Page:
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Fishing has emerged once more as a key sticking point in post-Brexit relations between the EU and France. The UK has risked the wrath of the French government after rejecting three quarters of applications from small French boats to fish in waters around Britain. Ministers announced that, out of 47 applications, just 12 licences were given, representing a blow to many French fishermen who rely on British waters. Jersey, one of the Channel Islands which has also been at the centre of a dispute surrounding fishing rights, is also confirming today that it will grant fewer licences, according to the Telegraph.
On Tuesday night, France’s Europe Minister threatened “retaliatory action”, while fishing leaders called the move “a declaration of war on the water and on the land”.
In May, French fishermen formed a blockade off Jersey’s main port, St Helier.
One of the boats that joined the protest was the Cap Lihou fishing boat, manned by its captain Baptiste Guenon.
Mr Guenon spoke to Sky News, and expressed fears that he would lose half of his business without more access to Jersey waters.
He said: “Jersey needs France in order to sell its produce. And we need them for 50 percent of the fishing waters we use.
“It’s an agreement that’s been in place for years and that they’ve broken.”
At the time, Jersey fishermen also voiced concerns over their future after the French retaliated by banning their counterparts from landing their catch and selling it at numerous ports along the Normandy and Brittany coastlines.
Louis Jackson, who owns The Fresh Fish Company based in Jersey, voiced concerns about escalation.
He said: “I’m worried about the future of the fishing industry in Jersey. Because of Brexit, we have a golden opportunity to change things and be on a more-than-even playing field.
“At the moment everything is geared towards the French.”
However, another fisherman expressed concern over delayed deadlines for EU boats’ access to waters around Jersey.
Tim Corson, a small boat fisherman who sells his lobster catch in France, told Yahoo News: “It’s just getting delayed, delayed, delayed. They’re extending it again, but what’s going to happen when that runs out?”
Jersey’s government said last Friday that some French vessels had provided enough evidence they had previously fished off the island.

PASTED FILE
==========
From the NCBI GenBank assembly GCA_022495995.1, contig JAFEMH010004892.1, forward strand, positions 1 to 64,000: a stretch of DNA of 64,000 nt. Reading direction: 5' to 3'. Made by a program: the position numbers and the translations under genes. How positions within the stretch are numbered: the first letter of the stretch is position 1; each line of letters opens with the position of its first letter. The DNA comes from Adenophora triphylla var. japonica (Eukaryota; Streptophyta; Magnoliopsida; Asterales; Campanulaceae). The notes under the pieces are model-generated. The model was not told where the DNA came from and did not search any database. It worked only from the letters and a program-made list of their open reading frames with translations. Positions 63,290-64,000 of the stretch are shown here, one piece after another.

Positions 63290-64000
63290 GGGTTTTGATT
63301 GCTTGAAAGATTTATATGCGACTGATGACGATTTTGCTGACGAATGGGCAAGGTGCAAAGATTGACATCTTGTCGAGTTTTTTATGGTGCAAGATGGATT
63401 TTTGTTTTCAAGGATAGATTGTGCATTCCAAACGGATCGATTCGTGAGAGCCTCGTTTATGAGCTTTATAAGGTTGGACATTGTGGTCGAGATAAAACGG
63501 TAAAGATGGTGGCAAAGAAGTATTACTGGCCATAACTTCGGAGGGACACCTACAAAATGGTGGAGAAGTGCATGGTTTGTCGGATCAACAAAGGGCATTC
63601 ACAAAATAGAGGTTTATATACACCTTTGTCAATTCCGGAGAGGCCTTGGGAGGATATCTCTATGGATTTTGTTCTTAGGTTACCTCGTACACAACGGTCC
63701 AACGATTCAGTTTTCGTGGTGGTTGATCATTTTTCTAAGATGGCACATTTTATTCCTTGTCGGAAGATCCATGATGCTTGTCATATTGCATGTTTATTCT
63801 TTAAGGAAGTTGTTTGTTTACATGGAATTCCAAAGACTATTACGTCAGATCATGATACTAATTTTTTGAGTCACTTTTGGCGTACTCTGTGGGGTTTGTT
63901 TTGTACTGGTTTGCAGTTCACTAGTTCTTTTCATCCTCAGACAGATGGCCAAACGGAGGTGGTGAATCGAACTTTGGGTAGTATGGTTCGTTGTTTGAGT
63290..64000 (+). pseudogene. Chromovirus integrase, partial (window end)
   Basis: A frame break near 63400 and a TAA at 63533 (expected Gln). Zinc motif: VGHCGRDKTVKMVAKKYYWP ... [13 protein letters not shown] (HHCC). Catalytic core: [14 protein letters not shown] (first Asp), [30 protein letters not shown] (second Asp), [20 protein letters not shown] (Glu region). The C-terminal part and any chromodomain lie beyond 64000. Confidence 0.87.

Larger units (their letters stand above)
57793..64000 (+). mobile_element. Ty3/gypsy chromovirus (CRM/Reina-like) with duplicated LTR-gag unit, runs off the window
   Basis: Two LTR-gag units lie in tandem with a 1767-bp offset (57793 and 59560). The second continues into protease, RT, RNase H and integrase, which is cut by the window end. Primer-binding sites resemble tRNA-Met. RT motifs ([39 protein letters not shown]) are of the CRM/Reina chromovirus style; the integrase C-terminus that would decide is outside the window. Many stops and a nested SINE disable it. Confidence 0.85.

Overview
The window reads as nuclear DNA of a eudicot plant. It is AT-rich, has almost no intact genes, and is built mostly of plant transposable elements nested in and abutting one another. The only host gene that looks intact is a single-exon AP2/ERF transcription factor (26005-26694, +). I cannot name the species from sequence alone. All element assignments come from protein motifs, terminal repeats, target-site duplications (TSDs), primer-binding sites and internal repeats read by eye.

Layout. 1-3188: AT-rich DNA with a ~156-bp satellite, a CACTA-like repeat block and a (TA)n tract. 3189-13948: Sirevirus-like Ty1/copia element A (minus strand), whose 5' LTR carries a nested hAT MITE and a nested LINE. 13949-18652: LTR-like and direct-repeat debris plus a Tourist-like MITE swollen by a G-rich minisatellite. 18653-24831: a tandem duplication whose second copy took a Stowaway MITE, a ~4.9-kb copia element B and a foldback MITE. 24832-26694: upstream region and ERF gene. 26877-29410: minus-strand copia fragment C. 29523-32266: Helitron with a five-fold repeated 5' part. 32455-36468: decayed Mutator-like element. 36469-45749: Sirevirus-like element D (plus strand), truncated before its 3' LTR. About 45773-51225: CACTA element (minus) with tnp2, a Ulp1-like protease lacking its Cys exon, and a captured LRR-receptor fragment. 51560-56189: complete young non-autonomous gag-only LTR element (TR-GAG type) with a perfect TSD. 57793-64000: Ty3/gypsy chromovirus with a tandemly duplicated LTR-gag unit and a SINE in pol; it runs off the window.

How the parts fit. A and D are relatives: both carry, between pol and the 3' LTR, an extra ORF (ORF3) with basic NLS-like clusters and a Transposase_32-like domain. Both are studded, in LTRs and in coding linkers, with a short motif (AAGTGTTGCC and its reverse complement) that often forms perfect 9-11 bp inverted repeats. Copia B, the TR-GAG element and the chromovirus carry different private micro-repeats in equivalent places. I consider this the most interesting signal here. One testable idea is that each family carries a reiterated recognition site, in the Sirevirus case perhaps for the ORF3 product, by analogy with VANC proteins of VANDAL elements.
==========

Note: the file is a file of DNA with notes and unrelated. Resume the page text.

Others still needed to submit more information and will only be granted a temporary permit until January 31 next year.
A third grouping will be refused licences altogether and must stop fishing in UK waters.
President of the Jersey Fishermen Association, Don Thompson, also told Yahoo that his initial optimism about Brexit has now turned into disappointment.
He said: “(It) was a chance to rebalance, to see some sort of equilibrium between the size of the Jersey fleet and the number of foreign boats working in our waters.”
Mr Thompson noted if nearly 169 French vessels are licensed, that would far outnumber the local fleet, claiming that only around 70 of them had previously fished in the area.
Meanwhile, fishermen Stephen Viney said: “The sustainability of our stock right now, this is not the best. It can’t take any more pressure.
“If we bring up extra boats into the area, you’ll end up with more and more pressure and everybody will lose because the restrictions will come in.
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“The ones that are entitled, who have got a track record of fishing here traditionally… nobody’s got a problem with them.”
Jersey, as well as Guernsey, is a self-governing territory and therefore didn’t vote in the 2016 referendum.
But both still depend on the UK for defence and international relations, meaning they have been dragged into the Brexit fishing dispute.
The EU and UK Brexit trade agreement will result in changes to the fishing quotas enjoyed by European vessels in British waters.
The deal ensures that 25 percent of EU boats’ fishing rights in UK waters will be transferred to the British fleet over a period of five years.
After that, annual negotiations will decide how the catch is shared out between the UK and EU, and Britain would have the right to completely exclude EU boats after 2026.
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